Blogulist’s note: Since Per Omnia Saecula is no more, I’m posting here the second half of our collaboration of last year for posterity. Those of you who wonder what JLJ is up to these days ought check out her webcomic. If you have a blog and are interested in a collaborative cross-post project like this one, hit me up with a proposal. I can be reached in the usual way.
Here we are, for the thrilling conclusion of the Got-Medieval-Per-Omnia-Saecula-Cross-Blogination-Bad-Medieval-Movie-Spectacular!! If you’ve come here without reading Carl’s blog first, then WHAT THE HELL ARE YOU DOING? Get over there and read the beginning! [Blogulator’s note: This first part is written in JLJ’s voice, because this was originally at her blog. So when she tells you to go read my blog, you can follow the link, but remember that technically you’re already reading my blog. And you’re still reading it now, I might add.]
Are you back? Good, I’ve been waiting very patiently. Here we gooooooo!!!
Per Omnia Saecula: So for those just now joining us,* Where we?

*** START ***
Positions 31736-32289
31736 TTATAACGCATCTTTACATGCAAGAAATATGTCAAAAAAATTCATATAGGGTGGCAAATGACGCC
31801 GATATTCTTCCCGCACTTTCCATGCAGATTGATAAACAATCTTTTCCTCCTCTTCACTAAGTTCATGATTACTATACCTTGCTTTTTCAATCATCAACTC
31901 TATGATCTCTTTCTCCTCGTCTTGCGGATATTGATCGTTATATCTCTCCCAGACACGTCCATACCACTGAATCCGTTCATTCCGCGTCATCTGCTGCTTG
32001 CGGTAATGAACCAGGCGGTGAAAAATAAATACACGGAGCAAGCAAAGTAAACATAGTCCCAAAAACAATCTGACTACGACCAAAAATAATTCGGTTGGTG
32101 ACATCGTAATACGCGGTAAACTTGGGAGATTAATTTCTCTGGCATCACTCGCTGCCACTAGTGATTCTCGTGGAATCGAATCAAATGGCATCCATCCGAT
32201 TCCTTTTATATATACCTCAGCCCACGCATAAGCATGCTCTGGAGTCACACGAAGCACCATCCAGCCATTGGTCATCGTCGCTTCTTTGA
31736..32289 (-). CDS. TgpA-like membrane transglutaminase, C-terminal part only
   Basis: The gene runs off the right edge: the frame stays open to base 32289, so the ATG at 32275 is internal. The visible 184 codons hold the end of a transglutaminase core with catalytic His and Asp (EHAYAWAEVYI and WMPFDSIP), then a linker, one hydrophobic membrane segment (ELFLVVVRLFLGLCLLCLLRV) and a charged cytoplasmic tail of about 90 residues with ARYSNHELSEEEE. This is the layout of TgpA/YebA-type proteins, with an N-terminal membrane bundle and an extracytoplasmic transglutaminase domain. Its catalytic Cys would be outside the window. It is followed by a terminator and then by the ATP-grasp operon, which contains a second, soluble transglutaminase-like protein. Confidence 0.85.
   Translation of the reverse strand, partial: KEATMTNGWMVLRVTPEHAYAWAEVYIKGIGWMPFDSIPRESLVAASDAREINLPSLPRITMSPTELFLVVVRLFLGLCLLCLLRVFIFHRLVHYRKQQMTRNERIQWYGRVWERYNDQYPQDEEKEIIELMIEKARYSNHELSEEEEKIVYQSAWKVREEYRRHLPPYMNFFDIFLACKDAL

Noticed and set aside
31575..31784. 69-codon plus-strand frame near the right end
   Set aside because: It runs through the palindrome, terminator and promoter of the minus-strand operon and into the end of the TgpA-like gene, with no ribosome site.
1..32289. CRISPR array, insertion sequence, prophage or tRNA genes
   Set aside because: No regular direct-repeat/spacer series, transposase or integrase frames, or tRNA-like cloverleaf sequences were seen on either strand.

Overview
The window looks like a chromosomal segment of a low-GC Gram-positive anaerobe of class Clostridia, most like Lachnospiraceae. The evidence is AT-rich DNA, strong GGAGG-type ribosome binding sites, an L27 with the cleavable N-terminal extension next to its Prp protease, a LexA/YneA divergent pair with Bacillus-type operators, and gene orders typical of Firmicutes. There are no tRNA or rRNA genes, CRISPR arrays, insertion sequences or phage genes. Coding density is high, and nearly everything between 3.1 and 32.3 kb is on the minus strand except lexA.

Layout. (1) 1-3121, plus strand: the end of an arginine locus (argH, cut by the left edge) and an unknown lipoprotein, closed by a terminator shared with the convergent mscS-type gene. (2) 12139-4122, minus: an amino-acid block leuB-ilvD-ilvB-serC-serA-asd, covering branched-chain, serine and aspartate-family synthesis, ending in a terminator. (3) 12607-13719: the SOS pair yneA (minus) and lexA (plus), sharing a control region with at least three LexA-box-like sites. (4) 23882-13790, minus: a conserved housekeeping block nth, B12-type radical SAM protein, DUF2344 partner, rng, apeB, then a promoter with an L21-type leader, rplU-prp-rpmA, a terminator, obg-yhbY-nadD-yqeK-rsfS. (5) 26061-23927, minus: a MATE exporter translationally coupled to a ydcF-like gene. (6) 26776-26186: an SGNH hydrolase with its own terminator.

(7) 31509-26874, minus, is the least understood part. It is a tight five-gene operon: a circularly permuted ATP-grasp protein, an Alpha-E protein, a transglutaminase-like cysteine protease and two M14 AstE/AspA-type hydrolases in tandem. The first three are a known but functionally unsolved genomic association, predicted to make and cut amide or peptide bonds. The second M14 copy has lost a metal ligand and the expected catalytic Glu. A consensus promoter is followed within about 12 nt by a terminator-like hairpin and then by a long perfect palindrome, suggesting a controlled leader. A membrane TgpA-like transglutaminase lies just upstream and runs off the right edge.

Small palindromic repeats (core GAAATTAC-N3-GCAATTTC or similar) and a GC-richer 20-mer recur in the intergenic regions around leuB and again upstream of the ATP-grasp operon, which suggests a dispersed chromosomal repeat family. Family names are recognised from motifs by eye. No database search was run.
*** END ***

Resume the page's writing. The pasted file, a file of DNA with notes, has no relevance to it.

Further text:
Got Medieval: Well, let me look. We covered Alan Rickman’s luscious locks, Costner’s ass, and Brian Blessed’s large hams, I guess that means it’s time to talk about the film’s other lead, Mary Elizabeth Masterandsomethingorother as Maid Marian.
POS: Mary Elizabeth Mastrantonio.
GM: Right. Pretend you didn’t look that up on IMDB just now.
POS: Marian and Costner meet in the forest, he shows her his tree fort, and they make out to a Bryan Adams Song. That was my dream date in high school.
GM: Now, I don’t have to tell you that I had quite the crush on Mary Elizabeth Masterchief when I was a wee lad. But I just did tell you, so there.
POS: That’s not nearly as embarassing as my Rickman obsession, but I appreciate the candor.
GM: She was so hot in 1991. She’d just come off The Abyss, in which she’d never given up on anything her her life so live, damn it live. You know, the movie that introduced James Cameron to computer animation.
POS: A love affair for the ages. Do you think you could be a movie star with her last name these days?
GM: I’m not sure. It was the early 90s, which was basically still the 80s. Things were different then. Bill Clinton was still just a fresh-faced governor from a backwards state. The Spin Doctors were at the height of their popularity. Women in their thirties who looked like they were in their thirties could still play women named Maid Marian.